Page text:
The Latest

Events

  1. Kansas: K-State Program to Help Farmers Deal with Historic Ag Downturn

    December 7, 2016 @ 8:00 am - February 15, 2017 @ 5:00 pm
  2. Louisiana: LSU Rice Clinics Scheduled Jan. 5 to Feb. 8 in 6 Locations

    December 20, 2016 @ 8:00 am - February 9, 2017 @ 5:00 pm
  3. South Carolina: 4 Upcoming Forest Management Workshops for Woodland Owners

    January 12 @ 8:00 am - February 10 @ 5:00 pm
  4. Minnesota: Weed Resistance Workshops for Jan., Feb.

    January 13 @ 8:00 am - February 24 @ 5:00 pm
  5. Louisiana: LSU Offers 3 Irrigation Workshops in Jan., Feb.

    January 17 @ 8:00 am - February 14 @ 5:00 pm
  6. Illinois: 4 Regional Crop Management Conferences in Jan., Feb.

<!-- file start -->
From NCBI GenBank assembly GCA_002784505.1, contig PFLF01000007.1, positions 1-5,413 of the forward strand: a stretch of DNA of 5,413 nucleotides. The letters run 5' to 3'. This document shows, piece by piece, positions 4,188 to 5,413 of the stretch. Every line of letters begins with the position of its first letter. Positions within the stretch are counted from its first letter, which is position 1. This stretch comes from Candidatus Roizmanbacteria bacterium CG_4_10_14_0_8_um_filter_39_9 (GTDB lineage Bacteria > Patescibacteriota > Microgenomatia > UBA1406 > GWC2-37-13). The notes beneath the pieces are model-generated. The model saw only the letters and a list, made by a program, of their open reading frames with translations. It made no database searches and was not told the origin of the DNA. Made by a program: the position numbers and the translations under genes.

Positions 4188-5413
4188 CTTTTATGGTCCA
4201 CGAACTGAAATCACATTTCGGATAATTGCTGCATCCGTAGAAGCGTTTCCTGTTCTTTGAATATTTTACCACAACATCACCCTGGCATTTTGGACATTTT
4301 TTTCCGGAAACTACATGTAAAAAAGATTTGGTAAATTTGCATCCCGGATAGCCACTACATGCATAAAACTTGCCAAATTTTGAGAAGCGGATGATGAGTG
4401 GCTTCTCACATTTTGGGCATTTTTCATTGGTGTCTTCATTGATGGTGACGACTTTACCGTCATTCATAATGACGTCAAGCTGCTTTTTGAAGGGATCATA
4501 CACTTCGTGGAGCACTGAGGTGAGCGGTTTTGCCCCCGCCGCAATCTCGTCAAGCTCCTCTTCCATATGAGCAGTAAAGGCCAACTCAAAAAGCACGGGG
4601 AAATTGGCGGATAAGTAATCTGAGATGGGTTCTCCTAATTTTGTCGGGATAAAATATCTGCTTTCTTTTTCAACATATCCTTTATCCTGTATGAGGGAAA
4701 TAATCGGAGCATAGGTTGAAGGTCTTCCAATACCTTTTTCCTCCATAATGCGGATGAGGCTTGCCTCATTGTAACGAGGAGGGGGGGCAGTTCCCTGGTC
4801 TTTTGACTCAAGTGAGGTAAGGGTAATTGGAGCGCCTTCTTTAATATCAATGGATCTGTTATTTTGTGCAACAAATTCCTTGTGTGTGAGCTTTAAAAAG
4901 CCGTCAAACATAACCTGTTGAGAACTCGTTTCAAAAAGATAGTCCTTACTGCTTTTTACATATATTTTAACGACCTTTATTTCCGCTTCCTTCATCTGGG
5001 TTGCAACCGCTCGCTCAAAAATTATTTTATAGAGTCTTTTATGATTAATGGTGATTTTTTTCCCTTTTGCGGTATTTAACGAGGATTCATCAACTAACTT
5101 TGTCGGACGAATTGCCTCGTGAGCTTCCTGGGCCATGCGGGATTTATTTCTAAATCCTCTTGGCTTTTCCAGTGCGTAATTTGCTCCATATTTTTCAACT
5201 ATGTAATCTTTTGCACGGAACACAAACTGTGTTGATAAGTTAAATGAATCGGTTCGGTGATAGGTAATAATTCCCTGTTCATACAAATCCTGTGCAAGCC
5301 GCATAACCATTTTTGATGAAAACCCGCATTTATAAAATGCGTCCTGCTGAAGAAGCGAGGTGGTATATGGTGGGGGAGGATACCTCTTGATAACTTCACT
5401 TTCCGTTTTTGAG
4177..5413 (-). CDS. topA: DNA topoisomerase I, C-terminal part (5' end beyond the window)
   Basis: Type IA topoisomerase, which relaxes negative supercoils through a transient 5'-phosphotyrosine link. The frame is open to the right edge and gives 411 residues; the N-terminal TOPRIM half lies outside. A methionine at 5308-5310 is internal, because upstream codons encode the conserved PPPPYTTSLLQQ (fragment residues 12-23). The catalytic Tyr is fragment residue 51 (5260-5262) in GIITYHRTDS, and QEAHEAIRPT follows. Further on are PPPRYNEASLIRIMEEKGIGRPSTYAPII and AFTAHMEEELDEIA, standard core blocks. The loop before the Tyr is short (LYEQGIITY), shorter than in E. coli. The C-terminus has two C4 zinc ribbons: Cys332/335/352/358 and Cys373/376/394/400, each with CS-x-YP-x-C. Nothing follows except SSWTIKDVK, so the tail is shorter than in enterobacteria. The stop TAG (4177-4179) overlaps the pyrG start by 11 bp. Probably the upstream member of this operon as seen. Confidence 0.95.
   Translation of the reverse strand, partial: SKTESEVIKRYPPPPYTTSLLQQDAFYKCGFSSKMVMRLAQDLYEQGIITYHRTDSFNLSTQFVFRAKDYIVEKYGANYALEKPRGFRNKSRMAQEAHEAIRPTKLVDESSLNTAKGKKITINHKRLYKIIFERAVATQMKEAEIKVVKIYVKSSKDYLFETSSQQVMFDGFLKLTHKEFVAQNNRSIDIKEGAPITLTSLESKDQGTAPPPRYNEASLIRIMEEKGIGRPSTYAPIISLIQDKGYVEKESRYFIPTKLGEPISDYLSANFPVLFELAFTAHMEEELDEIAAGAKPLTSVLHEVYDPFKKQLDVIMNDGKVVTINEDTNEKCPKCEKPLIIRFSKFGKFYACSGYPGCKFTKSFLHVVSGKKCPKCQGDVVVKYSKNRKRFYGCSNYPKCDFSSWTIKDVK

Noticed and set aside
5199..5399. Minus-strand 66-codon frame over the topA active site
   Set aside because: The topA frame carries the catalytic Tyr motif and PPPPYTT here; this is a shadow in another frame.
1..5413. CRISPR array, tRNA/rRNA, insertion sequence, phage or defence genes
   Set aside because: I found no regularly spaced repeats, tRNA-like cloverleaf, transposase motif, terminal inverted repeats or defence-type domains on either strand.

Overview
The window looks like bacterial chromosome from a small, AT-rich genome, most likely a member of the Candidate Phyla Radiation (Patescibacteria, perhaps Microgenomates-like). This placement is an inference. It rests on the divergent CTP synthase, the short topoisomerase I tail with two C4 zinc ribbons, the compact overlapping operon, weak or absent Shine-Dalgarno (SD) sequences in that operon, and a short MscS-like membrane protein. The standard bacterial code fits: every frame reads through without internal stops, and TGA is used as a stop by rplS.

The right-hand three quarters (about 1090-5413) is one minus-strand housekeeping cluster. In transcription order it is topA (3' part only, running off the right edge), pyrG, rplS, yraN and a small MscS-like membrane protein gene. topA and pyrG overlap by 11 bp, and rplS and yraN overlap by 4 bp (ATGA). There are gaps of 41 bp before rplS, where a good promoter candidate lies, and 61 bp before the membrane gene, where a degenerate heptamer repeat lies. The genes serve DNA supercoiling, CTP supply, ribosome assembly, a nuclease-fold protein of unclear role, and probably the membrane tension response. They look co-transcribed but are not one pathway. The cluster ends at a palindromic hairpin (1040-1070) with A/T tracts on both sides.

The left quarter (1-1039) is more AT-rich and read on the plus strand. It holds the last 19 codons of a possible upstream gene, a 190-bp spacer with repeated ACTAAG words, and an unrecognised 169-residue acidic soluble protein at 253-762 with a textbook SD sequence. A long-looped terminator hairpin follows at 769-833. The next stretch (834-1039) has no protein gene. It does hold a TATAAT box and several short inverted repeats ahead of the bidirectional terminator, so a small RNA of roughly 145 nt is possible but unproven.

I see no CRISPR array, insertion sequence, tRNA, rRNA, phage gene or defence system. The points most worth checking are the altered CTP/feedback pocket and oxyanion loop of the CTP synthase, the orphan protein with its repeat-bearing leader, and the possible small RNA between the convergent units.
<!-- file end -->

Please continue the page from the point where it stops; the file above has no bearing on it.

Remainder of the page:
January 18 @ 8:00 am - February 15 @ 5:00 pm
  7. Georgia Ag Forecast Series Scheduled Jan. 18-27

    January 18 @ 8:00 am - January 27 @ 5:00 pm
  8. Texas Farm Workshop: Vets, Active Duty Military and Beginners, Overton, Jan. 21

    January 21 @ 8:00 am - January 22 @ 5:00 pm
  9. Agronomy Essentials Workshop – Salina, Kansas, January 23

    January 23 @ 8:00 am - 5:00 pm
  10. Texas: Pecan Short Course, College Station, Jan 23-26

    January 23 @ 8:00 am - January 26 @ 5:00 pm
  11. Missouri: 9 ‘Grow Your Farm’ Sessions from Jan. – March

    January 23 @ 8:00 am - March 11 @ 5:00 pm
  12. Texas: Red River Crops Conference, Childress Jan. 24-25

    January 24 @ 8:00 am - January 25 @ 5:00 pm
  13. South Carolina: Cotton, Peanut Grower Meetings, Sentee, Jan. 24, 26